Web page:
A headline from the Brandon Sun at the time of the Webb hanging.
Today marks the 125th anniversary of the first legally sanctioned hanging in Brandon.
While 43-year-old William Hickin Webb was being led down the halls of the Brandon Gaol to the much-dreaded gallows, members of St. Matthew’s Church had assembled to simultaneously offer up their prayers for a man who was about to be hung for murdering his wife, Mary Jane (née Gilbert), nearly four months prior.
The Webb family had owned and operated the Pacific Laundry, out of a lean-to built next to their home, which was a little east of First Street and south of Rosser Avenue.
William H. Webb’s actions were especially heinous, because four young children were left trembling, with "teeth chattering" upon witnessing the brutal shooting of their unsuspecting mother on
Sept. 1, 1888, by their intoxicated father. Mary Jane’s expectant body had reportedly lay in place for several days, as evidence, while an inquest was performed by city officials.
After surrendering himself to Chief Duncan, Webb was reported to have stated that he killed his wife because "she had been jawing him day after day and week after week, and he had become tired of it."
The consequences of Webb’s crimes were enacted swiftly. On Nov. 21, 1888, the Chief Justice sentenced the prisoner to be hung on Dec. 28, "between the hours of 7 and 9, in the forenoon of that day."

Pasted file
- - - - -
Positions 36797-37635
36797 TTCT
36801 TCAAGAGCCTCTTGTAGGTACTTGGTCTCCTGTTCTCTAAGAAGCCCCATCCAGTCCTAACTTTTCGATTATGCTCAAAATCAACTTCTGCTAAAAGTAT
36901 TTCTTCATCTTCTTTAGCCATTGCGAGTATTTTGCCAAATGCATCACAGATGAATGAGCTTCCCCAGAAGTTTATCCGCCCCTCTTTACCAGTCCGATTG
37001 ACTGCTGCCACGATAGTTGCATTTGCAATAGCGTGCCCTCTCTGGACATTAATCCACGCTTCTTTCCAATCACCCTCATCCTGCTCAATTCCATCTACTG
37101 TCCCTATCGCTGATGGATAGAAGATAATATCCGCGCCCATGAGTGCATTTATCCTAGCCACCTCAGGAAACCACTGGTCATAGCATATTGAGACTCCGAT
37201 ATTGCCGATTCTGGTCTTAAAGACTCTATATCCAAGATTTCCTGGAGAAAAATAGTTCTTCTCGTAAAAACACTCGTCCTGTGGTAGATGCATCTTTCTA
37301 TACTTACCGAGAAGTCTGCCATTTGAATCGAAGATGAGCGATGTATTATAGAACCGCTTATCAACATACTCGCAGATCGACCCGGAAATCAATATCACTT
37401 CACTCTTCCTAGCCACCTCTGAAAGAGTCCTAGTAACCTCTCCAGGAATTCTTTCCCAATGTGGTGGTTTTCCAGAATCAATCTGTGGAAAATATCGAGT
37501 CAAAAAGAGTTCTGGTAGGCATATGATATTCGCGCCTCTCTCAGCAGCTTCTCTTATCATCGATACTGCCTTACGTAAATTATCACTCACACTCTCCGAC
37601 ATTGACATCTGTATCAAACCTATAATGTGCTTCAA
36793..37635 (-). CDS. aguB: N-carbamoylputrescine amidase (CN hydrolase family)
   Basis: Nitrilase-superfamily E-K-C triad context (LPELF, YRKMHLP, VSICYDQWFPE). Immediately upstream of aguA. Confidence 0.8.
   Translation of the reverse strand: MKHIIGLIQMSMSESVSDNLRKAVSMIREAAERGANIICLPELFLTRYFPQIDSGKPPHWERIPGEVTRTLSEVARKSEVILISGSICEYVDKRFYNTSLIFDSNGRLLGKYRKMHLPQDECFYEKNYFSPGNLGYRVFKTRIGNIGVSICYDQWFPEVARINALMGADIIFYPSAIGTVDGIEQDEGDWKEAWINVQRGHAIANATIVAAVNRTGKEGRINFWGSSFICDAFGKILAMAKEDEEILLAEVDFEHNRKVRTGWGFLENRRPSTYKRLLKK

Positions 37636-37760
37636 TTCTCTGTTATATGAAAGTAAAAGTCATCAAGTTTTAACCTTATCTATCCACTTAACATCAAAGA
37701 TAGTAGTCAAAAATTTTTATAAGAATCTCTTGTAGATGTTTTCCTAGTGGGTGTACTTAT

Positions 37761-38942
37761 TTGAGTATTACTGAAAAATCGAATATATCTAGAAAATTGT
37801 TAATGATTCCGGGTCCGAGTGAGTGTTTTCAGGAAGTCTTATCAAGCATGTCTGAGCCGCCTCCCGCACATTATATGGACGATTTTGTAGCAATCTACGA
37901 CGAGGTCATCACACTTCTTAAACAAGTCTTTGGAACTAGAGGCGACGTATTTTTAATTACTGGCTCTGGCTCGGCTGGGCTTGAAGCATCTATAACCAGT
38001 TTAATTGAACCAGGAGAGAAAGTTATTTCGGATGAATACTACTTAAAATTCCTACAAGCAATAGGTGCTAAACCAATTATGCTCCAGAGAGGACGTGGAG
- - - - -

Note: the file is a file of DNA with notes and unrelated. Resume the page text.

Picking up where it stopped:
In the final weeks leading up to the event, Ralph Pilling had apparently constructed the gallows platform elsewhere in Brandon and transported it to the gaol yard a week prior to the hanging. The immense structure created quite a spectacle among numerous Brandon residents. Curious gawkers would gather near the yard to steal a glimpse of the grisly contraption, which would ultimately carry out the first execution in the Wheat City’s history.
The Department of Justice, in Ottawa, had commissioned someone to serve as the hangman for $100. This unidentified individual arrived a few days prior to the event and remained hidden in relative seclusion from the local public.
Sheriff Clement was tasked with acquiring and selling the 50 admission tickets, which were available to members of the press and a few other select attendees. It was the sheriff’s intention to keep Webb’s hanging as low-key and private as possible.
Webb was able to bid a private and emotional farewell to his three young daughters and 14-year-old son, and he found solace in the comforting presence of Rev. Mr. Flewellyn. Various newspaper accounts reveal a man who initially appeared to be a "worthless drunkard," but to have then been transformed into "a changed man" as his date with destiny approached.
Finally, just after 8 a.m. on the morning of Dec. 28, 1888, William Hickin Webb was pronounced dead, after being hung from the gallows at the Brandon Gaol. Webb’s body was buried in the southeast corner of the gaol yard later that same day.
Ultimately, William and Mary Jane’s three young daughters were adopted out. The children were stripped of both their mother and father, due to Webb’s heinous actions.
William Webb’s death marked the first of four executions conducted in the city of Brandon.
» Trish Cullen-Watt is a Carberry resident who performs freelance research in genealogy, local historical events and First Nations issues. Her email is firstname.lastname@example.org
Republished from the Brandon Sun print edition December 27, 2013